Because the majority of the samples were characterized by PCR-RFLP as L. infantum, the samples were verified by a hybridization technique that used 32P-labelled probes for the entire minicircle of the Leishmania donovani complex. Sample 70 tested positive by hybridization for L. infantum (L. donovani complex), whereas sample 47 tested negative by hybridization for L. infantum (L. donovani complex) (Table I).



Compared with some studies that used molecular approaches, the infection rates encountered in the phlebotomines from the NSD were high (Rodríguez et al. 1999, Luz et al. 2000). In the NSD, the highest L. infantum infection rate (19%) was found in Lu. longipalpis, which is the main vector of this species in Brazil. When compared to similar studies in other parts of Brazil, this infection rate is much higher. For example, Paiva et al. (2006) observed a L. infantum infection rate of 3.9% in Lu. longipalpis in the state of Mato Grosso do Sul by PCR, while Savani et al. (2009) observed a 0.25% infection rate of Lu. longipalpis by L. infantum and an infection rate of 1.25% by L. amazonensis.

We suggest three factors that could be responsible for the high infection rates observed in this study: (i) the majority of the samples were collected from the peridomiciles where human VL cases occurred in 2005, (ii) the high Leishmania spp infection rate (Oliveira et al. 2006) of the phlebotomines could be due to the favourable environmental conditions for vector development and the high prevalence of canine infection (in areas where zoonotic VL occurs, domestic dogs are considered to be the most important infection source for phlebotomines) and (iii) molecular methods are more sensitive than the specific techniques traditionally used.

In the present study, the rates of L. infantum infection for Ny. whitmani and Ny. intermedia were 3.8% and 14.3%, respectively. This is the first report of L. infantum infection in these phlebotomine species. Ny. whitmani was the species most frequently captured in the area and PCR has previously shown that Ny. whitmani found in the metropolitan area of BH is infected with L. braziliensis (Carvalho et al. 2008). In the municipal district of Rio de Janeiro, de Pita-Pereira et al. (2005) has calculated that Ny. intermedia has a L. braziliensis infection rate of 15.6%. In Brazil, both of these species are the main vectors of L. braziliensis (Lainson & Rangel 2003). It is interesting to note that Nyssomiya neivai, a species that is phylogenetically close to Ny. intermedia (Marcondes 1996, Andrade Filho et al. 2003), has been shown to be infected with L. infantum north of MG (Saraiva et al. 2009). These species have similar habitats and are found in sympatry in some localities (Andrade Filho et al. 2007, Saraiva et al. 2008).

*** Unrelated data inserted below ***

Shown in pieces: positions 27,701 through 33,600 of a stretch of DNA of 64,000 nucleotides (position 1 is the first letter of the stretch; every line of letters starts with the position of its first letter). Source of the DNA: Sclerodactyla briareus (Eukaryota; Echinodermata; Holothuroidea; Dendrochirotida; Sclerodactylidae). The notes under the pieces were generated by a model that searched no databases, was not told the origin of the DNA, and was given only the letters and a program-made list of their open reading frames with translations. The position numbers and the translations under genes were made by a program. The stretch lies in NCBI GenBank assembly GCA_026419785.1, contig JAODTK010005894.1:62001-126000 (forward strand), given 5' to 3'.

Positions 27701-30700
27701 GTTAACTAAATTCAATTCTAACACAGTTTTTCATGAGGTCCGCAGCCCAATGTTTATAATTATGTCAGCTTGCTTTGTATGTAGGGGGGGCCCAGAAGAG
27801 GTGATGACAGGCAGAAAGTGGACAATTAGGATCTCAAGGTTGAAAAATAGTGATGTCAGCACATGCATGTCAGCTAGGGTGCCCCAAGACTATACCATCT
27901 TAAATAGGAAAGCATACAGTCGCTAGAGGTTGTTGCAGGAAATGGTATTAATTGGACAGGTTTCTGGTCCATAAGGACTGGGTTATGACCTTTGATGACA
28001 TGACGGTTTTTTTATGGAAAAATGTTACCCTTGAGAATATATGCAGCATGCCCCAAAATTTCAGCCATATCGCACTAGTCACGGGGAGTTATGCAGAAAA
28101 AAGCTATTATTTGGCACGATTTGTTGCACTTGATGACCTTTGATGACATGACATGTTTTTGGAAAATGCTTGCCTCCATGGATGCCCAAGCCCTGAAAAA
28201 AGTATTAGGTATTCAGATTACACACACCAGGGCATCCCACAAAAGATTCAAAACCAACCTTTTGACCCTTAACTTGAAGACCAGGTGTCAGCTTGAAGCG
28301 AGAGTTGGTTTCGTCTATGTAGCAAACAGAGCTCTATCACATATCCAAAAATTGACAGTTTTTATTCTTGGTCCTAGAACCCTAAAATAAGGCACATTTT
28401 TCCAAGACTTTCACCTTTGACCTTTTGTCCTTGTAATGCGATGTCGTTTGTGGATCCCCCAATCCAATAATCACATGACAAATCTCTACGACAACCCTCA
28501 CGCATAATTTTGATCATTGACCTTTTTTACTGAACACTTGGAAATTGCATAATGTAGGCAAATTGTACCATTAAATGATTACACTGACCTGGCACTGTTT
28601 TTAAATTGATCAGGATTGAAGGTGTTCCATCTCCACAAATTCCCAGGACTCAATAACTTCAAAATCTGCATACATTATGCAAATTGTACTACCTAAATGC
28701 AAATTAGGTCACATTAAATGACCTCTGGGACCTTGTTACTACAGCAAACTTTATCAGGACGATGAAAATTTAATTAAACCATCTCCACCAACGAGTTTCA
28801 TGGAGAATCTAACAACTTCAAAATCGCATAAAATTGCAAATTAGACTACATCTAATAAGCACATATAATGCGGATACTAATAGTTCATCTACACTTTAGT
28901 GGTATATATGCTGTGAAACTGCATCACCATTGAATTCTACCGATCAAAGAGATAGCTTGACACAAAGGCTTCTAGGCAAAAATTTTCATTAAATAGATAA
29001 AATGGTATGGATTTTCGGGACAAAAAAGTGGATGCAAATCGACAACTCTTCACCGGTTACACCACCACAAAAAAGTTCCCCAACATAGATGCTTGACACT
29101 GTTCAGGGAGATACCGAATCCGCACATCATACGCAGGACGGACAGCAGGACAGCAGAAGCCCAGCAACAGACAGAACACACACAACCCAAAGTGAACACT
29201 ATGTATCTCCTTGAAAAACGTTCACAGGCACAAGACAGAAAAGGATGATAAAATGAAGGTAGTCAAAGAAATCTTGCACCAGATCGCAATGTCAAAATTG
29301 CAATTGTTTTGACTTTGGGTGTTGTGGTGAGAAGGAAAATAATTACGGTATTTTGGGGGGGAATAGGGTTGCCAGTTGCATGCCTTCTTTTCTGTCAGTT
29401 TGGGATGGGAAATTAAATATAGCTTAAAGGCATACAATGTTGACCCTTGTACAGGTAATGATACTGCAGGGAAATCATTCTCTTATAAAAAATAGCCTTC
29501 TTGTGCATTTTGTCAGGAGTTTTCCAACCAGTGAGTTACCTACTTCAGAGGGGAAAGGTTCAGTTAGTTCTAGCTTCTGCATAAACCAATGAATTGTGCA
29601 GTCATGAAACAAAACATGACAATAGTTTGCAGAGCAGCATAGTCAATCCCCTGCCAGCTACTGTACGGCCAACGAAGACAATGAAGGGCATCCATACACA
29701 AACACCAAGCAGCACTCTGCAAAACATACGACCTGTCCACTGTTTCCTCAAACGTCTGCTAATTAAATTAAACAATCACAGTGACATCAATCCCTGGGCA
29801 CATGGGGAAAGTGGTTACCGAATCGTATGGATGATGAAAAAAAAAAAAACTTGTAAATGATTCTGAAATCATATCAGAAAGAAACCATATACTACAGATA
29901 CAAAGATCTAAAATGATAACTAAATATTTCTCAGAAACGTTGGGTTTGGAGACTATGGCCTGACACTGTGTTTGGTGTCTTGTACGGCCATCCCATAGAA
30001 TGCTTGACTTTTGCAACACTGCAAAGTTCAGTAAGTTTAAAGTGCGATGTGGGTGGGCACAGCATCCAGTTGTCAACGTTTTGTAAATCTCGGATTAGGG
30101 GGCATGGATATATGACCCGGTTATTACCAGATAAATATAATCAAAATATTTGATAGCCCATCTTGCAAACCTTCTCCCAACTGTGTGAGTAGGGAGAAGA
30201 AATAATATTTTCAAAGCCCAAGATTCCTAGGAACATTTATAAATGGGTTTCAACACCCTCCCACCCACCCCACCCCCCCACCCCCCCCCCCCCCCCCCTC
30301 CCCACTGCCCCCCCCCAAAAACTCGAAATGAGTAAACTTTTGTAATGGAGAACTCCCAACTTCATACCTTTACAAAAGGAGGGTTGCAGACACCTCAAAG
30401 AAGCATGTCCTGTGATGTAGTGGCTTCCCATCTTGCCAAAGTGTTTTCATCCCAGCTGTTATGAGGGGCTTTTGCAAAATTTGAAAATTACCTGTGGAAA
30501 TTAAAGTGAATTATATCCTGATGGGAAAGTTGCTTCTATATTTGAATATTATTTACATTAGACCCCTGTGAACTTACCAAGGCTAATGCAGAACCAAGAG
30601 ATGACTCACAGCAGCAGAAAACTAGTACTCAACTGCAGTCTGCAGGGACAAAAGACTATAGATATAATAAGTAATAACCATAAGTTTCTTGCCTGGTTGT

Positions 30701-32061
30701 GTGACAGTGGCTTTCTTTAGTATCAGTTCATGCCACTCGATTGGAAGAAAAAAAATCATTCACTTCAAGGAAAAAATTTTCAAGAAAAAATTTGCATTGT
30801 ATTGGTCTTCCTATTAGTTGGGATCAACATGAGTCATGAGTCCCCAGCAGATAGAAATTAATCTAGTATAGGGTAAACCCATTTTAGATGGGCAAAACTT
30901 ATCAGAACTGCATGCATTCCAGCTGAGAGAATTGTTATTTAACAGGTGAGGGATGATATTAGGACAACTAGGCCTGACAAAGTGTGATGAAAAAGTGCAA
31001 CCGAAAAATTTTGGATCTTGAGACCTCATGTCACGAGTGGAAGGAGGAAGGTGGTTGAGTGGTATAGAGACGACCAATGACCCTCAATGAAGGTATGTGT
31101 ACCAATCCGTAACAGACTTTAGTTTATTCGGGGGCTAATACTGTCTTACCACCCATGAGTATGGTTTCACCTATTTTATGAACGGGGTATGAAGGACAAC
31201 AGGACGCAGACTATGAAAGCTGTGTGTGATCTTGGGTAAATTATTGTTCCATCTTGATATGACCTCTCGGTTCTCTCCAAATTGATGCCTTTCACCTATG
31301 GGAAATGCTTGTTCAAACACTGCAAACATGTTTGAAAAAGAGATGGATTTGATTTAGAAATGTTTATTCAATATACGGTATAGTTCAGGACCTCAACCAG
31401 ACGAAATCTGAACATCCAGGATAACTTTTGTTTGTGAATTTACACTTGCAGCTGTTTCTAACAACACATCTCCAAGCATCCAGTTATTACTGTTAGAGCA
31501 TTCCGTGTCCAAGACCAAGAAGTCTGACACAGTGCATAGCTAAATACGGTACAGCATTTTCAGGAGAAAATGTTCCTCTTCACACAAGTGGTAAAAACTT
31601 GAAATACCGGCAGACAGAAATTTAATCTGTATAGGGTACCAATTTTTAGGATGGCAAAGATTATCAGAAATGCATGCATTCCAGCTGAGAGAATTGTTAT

For the Ny. whitmani samples with and without blood in the gut, both PCR and hybridization reactions were positive for L. infantum. The hybridization reaction was positive in an individual Ny. intermedia sample that had blood in the gut. Unlike Ny. intermedia, these results suggest that L. infantum could colonize the Ny. whitmani gut.

Comparing the three Ev. termithopila specimens collected in this study, one had an L. infantum infection rate of 33.3%. Given the small number of insects collected, this result should be analyzed carefully. To the best of our knowledge, the infection of Ev. termithopila by any Leishmania spp has not been studied.